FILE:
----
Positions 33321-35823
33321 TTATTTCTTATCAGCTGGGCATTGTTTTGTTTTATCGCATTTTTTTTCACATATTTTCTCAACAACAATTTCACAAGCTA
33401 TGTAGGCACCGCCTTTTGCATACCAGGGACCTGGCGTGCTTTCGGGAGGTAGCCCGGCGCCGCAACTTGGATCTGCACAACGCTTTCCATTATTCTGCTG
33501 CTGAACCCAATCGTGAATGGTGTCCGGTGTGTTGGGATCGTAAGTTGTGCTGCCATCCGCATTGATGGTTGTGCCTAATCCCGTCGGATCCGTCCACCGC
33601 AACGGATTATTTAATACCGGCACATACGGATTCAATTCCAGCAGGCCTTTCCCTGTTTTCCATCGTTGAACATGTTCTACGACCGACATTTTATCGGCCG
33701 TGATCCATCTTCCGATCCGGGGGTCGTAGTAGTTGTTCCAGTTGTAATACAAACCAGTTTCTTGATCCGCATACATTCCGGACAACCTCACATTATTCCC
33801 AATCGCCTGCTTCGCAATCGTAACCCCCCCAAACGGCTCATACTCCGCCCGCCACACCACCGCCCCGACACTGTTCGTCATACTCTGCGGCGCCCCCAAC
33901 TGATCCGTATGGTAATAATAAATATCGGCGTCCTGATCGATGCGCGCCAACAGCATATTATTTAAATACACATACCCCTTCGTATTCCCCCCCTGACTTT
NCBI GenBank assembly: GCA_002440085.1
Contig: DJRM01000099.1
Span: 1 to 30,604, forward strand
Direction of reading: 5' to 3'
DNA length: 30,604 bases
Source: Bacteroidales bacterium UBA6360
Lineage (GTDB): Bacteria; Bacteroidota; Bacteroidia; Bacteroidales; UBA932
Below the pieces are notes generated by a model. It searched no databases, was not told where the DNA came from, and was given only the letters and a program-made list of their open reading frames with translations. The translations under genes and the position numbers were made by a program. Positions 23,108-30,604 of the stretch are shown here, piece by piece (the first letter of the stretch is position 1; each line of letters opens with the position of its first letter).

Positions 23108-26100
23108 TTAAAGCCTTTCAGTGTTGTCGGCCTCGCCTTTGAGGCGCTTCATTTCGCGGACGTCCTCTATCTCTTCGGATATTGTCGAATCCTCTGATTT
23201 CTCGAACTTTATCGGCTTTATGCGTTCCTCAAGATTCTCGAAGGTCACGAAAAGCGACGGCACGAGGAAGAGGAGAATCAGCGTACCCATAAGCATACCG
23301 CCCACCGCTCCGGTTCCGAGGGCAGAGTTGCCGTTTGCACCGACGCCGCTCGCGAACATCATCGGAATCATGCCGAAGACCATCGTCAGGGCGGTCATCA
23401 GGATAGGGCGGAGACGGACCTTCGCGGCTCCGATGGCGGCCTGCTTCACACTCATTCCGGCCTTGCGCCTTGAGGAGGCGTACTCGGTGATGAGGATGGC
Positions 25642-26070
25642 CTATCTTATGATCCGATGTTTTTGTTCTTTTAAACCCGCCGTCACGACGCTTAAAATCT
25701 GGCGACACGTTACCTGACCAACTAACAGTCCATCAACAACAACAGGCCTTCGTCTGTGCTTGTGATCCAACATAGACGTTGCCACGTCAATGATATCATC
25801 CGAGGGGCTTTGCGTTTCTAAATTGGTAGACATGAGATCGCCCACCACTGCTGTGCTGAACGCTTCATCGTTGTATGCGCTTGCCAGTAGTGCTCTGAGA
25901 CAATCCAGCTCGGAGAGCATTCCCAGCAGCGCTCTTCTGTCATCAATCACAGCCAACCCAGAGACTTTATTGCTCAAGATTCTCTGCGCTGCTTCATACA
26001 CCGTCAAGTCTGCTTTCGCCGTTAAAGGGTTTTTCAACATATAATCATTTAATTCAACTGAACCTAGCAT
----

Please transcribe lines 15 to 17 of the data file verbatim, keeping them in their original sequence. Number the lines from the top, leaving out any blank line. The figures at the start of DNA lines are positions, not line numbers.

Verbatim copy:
Lineage (GTDB): Bacteria; Bacteroidota; Bacteroidia; Bacteroidales; UBA932
Below the pieces are notes generated by a model. It searched no databases, was not told where the DNA came from, and was given only the letters and a program-made list of their open reading frames with translations. The translations under genes and the position numbers were made by a program. Positions 23,108-30,604 of the stretch are shown here, piece by piece (the first letter of the stretch is position 1; each line of letters opens with the position of its first letter).

Positions 23108-26100